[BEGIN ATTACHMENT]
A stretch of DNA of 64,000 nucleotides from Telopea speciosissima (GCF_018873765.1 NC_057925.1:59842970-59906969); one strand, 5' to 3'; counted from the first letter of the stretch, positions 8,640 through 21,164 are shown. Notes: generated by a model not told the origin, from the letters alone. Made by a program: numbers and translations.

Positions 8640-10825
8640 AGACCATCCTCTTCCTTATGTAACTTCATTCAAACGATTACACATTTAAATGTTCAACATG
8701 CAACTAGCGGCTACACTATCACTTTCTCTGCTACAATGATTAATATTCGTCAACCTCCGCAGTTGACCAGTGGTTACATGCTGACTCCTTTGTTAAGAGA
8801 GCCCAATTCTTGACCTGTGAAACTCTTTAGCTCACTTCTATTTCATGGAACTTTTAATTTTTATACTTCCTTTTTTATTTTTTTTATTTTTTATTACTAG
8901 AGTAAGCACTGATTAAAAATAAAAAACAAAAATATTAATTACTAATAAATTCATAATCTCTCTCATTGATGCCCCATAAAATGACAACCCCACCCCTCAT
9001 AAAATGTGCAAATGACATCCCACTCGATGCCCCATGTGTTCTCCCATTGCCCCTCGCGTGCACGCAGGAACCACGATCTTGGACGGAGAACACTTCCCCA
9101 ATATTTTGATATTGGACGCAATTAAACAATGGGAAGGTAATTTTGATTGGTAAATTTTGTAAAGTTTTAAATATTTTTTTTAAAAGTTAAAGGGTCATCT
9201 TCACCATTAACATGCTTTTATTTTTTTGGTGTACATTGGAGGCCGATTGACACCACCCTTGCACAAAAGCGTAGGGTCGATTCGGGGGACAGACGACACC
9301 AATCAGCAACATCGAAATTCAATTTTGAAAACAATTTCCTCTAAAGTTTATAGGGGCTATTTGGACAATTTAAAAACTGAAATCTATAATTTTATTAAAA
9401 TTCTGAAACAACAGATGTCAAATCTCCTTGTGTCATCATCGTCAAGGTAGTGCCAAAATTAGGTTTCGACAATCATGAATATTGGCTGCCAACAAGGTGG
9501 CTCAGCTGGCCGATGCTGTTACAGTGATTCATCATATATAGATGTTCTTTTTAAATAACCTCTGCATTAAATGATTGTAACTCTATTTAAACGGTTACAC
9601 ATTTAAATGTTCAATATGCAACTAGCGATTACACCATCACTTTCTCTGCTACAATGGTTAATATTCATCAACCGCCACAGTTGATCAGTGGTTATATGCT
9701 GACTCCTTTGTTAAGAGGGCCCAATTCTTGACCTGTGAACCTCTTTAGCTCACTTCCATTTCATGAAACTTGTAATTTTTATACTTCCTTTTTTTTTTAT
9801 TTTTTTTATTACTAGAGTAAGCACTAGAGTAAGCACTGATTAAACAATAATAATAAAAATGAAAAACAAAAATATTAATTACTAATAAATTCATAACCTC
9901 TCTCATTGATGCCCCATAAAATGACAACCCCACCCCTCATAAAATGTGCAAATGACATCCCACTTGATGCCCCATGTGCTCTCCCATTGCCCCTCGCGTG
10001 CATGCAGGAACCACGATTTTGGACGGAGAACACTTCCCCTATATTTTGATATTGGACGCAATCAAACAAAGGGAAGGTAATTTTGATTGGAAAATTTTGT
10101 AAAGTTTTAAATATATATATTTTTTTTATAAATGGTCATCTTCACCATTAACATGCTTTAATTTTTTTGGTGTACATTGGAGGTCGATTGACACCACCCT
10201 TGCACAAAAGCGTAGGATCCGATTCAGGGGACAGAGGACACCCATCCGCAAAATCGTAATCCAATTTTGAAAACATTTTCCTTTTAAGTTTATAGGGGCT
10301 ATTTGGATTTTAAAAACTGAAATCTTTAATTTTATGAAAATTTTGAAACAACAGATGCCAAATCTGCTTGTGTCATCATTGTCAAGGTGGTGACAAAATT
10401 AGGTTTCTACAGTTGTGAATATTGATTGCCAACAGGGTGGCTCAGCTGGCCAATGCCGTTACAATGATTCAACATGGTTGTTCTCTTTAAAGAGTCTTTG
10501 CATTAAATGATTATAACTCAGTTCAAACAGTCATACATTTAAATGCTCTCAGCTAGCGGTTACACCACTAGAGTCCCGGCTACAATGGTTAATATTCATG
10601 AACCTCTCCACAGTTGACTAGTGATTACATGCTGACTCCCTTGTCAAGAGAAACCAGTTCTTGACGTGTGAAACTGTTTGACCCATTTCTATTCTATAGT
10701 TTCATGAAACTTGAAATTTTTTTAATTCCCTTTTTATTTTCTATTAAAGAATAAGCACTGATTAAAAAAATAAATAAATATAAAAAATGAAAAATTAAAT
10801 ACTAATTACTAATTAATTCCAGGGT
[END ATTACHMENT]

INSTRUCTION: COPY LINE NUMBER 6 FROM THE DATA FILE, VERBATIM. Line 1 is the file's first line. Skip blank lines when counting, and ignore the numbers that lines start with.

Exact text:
8901 AGTAAGCACTGATTAAAAATAAAAAACAAAAATATTAATTACTAATAAATTCATAATCTCTCTCATTGATGCCCCATAAAATGACAACCCCACCCCTCAT